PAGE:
Deputy Division Chief in the Payments and Infrastructure Division, IMF
Arif Ismail is currently the Deputy Division Chief in the Payments and Infrastructure Division at the IMF. He is responsible for co-leading the Division on payments, financial market infrastructures and digital money matters. Arif’s passion is understanding how digitalization may impact broader society, improve social welfare whilst minimizing risks to both domestic and the international monetary system. Arif was privileged in leading a multi-departmental team on the Board Paper: Elements of Effective Crypto Policies. Arif holds a BSc in mathematics and physics, an MBA through GIBS, and a DBA on strategic leadership and transformation. His area of interest spans the change domain, and includes a focus on complex adaptive systems, psycho-social cognition, and leadership theory.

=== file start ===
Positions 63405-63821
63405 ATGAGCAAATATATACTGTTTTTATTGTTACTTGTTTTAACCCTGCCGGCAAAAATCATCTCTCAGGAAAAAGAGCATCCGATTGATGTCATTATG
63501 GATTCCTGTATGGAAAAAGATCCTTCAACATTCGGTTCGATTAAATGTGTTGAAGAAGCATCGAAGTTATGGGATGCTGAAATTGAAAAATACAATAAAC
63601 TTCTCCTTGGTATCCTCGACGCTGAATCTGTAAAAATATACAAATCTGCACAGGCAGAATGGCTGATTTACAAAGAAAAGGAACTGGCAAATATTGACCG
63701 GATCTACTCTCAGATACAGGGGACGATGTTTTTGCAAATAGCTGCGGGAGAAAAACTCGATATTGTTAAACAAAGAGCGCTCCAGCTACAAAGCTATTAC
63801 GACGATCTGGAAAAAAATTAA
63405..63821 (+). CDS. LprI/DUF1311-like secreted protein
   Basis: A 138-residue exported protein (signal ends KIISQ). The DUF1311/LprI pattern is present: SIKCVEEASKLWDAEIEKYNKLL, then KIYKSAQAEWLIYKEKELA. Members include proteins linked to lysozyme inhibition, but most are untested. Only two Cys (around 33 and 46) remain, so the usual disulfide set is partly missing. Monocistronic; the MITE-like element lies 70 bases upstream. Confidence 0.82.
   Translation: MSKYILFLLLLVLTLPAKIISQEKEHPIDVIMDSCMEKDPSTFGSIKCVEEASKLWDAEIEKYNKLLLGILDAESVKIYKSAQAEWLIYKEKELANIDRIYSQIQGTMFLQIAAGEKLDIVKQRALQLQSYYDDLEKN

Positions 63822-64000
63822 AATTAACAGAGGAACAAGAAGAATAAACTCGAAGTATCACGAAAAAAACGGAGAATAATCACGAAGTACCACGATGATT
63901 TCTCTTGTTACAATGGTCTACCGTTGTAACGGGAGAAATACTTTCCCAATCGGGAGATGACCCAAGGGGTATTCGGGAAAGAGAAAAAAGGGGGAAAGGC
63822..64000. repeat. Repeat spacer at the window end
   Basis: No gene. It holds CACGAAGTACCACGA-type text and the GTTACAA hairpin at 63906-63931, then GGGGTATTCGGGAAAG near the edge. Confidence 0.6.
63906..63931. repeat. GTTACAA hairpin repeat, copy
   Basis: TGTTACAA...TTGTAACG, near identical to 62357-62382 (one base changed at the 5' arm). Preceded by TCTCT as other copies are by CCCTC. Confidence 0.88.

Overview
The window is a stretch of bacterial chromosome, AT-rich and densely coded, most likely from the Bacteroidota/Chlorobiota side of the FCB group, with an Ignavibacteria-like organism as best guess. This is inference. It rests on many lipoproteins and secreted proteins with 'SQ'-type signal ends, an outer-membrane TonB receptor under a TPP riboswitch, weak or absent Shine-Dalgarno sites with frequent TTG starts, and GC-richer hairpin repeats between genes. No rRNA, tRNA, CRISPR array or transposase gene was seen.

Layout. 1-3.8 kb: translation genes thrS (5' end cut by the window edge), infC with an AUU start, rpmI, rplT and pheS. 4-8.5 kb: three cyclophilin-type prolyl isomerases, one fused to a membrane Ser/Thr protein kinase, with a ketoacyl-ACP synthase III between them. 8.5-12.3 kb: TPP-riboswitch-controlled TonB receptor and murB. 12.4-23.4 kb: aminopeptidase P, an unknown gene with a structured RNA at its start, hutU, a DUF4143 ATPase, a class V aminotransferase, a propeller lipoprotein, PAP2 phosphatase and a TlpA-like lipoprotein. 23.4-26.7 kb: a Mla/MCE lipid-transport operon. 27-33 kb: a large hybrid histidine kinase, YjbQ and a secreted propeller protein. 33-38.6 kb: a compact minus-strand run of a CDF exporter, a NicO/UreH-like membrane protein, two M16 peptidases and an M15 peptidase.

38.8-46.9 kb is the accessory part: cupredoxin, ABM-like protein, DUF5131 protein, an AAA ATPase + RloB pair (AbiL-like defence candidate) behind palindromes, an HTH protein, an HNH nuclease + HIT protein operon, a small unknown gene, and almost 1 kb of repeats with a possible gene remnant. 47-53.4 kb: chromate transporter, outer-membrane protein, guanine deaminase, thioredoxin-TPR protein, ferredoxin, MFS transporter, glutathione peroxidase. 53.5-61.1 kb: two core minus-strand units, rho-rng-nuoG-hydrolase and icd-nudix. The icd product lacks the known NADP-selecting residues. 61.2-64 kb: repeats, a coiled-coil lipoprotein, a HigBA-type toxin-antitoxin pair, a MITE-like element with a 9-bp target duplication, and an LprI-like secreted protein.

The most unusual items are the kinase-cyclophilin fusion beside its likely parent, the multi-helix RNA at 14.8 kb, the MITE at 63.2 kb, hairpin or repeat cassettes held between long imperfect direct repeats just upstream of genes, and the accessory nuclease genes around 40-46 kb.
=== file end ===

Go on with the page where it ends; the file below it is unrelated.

Rupert Thorne is the Deputy Secretary General of the Financial Stability Board, where he helps in the FSB’s work to coordinate international policy initiatives to strengthen the financial system and promote consistent implementation across sectors and across countries. His work has included focuses on climate-related financial risks, derivatives market reforms, and cross-border payment issues. He has been in his position at the FSB since 2009, and from 2005 to 2008 was in the Secretariat of the FSB’s predecessor, the Financial Stability Forum. Before then, he had worked in the IMF for 11 years, in areas such as multilateral surveillance of mature financial markets and debt management policy advice. Previously, he spent over a decade at the Bank of England, mostly in operational areas such as money market operations, government debt issuance and foreign exchange reserves management.